LONDON (Reuters) – Brexit talks with the European Union aimed at striking a last-minute divorce deal are getting serious, Britain said on Sunday, as Prime Minister Boris Johnson prepared to update his cabinet on the state of negotiations.
Britain’s Prime Minister Boris Johnson leaves Downing Street, in London, Britain, October 10, 2019. REUTERS/Toby Melville
In a pivotal week that could decide the future of Brexit and the fate of the world’s fifth largest economy, Johnson is trying to strike an exit deal with the EU to allow an orderly departure on Oct. 31.
But Johnson must navigate the complexities of EU politics to strike a deal at an Oct. 17-18 EU summit and then try to convince a deeply divided British parliament on Oct. 19 to ratify any deal.
If he succeeds, Britain will leave the bloc on Oct. 31 with arrangements to minimise disruption at borders and preserve the complex supply chains that underpin swathes of the economy.
If he fails, Britain faces an uncertain future – lawmakers will begin a battle to delay Brexit that could end up being decided in the courts, while Johnson will fight for a no-deal exit at the end of the month to ensure his political survival.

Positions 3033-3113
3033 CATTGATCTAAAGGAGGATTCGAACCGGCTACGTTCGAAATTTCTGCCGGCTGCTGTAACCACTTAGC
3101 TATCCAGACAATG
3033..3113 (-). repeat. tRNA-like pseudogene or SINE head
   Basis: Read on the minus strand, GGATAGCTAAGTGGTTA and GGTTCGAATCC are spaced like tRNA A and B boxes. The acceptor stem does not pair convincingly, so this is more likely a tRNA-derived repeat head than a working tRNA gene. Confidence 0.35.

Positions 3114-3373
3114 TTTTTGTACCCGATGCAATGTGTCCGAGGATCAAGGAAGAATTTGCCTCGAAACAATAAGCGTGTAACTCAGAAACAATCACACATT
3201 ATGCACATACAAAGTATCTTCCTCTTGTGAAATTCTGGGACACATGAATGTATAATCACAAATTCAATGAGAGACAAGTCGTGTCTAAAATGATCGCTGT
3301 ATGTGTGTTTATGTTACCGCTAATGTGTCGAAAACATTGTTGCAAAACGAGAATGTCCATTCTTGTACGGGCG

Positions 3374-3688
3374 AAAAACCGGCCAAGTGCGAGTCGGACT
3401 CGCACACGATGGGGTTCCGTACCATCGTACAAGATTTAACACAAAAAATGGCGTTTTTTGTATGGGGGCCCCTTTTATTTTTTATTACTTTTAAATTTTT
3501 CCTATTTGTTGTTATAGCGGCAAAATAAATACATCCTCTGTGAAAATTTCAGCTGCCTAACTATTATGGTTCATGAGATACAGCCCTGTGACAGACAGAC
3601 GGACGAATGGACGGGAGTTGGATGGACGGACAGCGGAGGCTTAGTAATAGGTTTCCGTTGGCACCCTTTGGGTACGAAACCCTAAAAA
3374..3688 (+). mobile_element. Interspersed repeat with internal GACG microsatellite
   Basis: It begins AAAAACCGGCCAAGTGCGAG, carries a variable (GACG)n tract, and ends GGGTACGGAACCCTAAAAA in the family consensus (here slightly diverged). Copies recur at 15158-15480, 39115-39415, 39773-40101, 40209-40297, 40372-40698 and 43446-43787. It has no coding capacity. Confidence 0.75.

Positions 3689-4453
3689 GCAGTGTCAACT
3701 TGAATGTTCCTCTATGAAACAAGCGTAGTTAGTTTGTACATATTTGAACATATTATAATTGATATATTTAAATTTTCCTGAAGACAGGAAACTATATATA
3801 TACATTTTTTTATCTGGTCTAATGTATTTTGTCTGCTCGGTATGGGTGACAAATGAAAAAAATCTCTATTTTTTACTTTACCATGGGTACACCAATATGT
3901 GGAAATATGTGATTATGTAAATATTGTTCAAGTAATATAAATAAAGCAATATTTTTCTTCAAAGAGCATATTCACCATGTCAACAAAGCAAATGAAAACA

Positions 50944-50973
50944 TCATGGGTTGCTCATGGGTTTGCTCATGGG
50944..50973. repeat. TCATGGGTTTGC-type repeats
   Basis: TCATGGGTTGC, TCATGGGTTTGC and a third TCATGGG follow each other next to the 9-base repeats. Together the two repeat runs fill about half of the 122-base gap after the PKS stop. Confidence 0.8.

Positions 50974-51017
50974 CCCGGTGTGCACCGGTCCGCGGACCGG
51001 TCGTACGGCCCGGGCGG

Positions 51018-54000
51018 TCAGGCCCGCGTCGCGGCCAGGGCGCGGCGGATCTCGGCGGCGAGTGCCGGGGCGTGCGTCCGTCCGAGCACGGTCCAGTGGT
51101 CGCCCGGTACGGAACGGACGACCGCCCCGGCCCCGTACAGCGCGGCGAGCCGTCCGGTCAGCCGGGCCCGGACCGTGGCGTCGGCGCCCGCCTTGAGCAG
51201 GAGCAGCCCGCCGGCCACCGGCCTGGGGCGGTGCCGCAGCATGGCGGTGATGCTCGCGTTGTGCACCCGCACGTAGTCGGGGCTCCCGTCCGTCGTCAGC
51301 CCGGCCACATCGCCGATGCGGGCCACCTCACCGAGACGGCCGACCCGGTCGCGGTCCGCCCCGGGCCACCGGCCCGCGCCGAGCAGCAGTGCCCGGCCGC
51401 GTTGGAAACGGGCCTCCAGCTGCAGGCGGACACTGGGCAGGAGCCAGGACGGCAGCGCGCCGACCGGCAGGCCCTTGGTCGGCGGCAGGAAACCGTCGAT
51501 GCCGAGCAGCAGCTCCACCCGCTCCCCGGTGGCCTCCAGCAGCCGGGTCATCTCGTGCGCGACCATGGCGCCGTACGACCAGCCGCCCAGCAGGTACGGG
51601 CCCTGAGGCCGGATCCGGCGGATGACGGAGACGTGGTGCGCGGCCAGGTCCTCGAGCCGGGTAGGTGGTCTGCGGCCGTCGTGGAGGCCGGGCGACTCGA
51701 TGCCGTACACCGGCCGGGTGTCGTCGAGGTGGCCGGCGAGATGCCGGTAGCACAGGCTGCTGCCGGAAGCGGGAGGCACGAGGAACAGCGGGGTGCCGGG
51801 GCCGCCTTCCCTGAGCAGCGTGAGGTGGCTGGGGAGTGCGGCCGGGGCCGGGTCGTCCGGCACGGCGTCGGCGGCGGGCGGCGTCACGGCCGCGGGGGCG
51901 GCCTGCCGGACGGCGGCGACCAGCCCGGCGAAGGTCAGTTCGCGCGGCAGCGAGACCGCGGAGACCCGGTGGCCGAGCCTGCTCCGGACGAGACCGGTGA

British and EU negotiators are working through the weekend see if they can turn proposals put forward by Johnson, which were initially rejected by the EU, into a deal that works for both sides.
“Negotiations seem to be taking a more serious turn and that’s encouraging,” Jacob Rees-Mogg, a Brexit-supporting Conservative lawmaker who runs the government’s business in parliament, told Sky News.
“It is always difficult to put specific odds on things but it’s certainly looking more positive this week than it did last week,” he said.